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Uranium Mining and Lung Cancer Among Navajo Men in New Mexico and Arizona, 1969 to 1993

Gilliland, Frank D. MD; Hunt, William C. MS; Pardilla, Marla MSW, MPH; Key, Charles R. MD, PhD

Journal of Occupational & Environmental Medicine:
Original Articles
Abstract

Navajo men who were underground miners have excess risk of lung cancer. To further characterize the long-term consequences of uranium mining in this high-risk population, we examined lung cancer incidence among Navajo men residing in New Mexico and Arizona from 1969 to 1993 and conducted a population-based case-control study to estimate the risk of lung cancer for Navajo uranium miners. Uranium mining contributed substantially to lung cancer among Navajo men over the 25-year period following the end of mining for the Navajo Nation. Sixty-three (67%) of the 94-incident lung cancers among Navajo men occurred in former uranium miners. The relative risk for a history of mining was 28.6 (95% confidence interval, 13.2–61.7). Smoking did not account for the strong relationship between lung cancer and uranium mining. The Navajo experience with uranium mining is a unique example of exposure in a single occupation accounting for the majority of lung cancers in an entire population.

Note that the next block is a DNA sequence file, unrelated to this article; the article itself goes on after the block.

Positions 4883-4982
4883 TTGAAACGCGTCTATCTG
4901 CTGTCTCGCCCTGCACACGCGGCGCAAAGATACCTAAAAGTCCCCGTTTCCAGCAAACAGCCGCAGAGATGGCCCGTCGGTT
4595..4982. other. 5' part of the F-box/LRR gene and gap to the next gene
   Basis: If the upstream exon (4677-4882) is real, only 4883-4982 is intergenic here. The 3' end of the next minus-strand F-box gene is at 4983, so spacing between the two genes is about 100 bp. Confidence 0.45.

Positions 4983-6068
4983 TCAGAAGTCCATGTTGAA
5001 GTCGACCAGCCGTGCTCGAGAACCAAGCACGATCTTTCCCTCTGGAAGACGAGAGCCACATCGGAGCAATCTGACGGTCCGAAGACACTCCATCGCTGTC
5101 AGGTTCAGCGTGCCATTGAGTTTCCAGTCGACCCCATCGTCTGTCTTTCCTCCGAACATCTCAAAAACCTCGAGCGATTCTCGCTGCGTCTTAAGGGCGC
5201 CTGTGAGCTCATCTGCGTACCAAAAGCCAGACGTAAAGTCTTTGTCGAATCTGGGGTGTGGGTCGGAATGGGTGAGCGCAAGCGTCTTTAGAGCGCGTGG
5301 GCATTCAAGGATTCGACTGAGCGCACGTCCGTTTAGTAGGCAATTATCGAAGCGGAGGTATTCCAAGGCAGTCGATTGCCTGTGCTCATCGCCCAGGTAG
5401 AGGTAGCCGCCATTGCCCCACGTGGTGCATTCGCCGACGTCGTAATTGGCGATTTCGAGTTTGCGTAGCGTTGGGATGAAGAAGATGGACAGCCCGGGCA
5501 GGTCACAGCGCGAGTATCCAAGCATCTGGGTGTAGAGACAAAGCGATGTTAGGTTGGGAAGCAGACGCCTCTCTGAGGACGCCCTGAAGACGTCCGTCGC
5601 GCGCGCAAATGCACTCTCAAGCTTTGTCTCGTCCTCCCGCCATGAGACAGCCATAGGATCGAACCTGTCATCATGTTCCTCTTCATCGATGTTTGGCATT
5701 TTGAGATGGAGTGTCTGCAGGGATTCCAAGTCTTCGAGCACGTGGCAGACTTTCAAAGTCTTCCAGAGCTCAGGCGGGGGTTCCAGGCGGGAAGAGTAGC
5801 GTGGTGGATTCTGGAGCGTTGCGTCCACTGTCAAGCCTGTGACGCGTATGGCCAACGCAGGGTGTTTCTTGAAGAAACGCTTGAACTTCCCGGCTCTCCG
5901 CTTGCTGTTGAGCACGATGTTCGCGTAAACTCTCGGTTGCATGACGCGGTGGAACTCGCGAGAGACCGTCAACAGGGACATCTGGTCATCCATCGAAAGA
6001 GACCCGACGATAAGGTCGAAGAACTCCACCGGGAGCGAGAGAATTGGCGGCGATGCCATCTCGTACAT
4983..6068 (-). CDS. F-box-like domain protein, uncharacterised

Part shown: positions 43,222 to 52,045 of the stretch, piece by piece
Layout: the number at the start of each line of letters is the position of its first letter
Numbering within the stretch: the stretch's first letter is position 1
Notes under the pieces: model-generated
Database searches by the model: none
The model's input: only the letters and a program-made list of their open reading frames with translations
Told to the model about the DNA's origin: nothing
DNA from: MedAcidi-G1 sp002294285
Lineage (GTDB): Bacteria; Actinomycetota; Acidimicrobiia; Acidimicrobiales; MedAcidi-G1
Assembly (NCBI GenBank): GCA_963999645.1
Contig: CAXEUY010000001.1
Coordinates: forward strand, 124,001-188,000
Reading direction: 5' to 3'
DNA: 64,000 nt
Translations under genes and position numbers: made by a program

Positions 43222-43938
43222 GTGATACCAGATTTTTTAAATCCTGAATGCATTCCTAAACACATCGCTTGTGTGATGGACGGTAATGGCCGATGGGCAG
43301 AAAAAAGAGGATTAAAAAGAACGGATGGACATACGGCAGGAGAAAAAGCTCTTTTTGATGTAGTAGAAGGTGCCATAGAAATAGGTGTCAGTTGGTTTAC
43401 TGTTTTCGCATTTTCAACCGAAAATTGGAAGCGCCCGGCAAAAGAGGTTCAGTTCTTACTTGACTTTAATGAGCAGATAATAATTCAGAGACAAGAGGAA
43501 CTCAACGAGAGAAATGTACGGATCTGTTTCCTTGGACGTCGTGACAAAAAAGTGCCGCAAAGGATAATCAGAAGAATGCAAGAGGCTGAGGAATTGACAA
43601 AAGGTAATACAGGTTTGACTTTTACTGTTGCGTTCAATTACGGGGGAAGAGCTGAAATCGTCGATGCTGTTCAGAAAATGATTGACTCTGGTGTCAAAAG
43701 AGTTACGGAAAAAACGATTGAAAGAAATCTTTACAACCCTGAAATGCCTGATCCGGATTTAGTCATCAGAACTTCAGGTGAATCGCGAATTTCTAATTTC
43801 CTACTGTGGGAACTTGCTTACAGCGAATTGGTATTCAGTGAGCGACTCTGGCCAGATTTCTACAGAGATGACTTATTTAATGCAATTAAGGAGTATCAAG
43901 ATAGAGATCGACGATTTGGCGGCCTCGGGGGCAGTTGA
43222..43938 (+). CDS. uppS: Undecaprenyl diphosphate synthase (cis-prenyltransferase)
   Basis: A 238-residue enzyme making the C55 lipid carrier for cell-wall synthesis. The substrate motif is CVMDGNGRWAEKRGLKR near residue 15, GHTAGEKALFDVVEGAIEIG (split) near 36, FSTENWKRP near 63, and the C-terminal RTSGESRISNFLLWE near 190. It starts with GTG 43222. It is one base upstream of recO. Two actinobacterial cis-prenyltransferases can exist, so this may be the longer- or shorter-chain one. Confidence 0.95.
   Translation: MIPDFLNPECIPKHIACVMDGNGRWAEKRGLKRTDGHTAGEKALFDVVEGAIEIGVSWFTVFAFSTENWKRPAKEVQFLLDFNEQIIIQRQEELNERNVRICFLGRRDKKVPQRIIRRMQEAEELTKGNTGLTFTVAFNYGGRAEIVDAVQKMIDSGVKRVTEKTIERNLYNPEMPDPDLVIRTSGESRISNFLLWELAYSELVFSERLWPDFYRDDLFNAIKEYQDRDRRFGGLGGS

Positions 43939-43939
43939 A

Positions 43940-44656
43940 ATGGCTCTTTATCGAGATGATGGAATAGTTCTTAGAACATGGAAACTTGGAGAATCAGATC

Author Information

From the Department of Preventive Medicine, the Southern California Environmental Health Sciences Center; the Norris Comprehensive Cancer Center, University of Southern California; the New Mexico Tumor Registry; and the Department of Pathology, University of New Mexico School of Medicine.

Address correspondence to: Dr Frank D. Gilliland, Department of Preventive Medicine, University of Southern California, School of Medicine, 1540 Alcazar St. CHP Suite 236, Los Angeles, CA 90033; email gillilan@hsc.usc.edu.

©2000The American College of Occupational and Environmental Medicine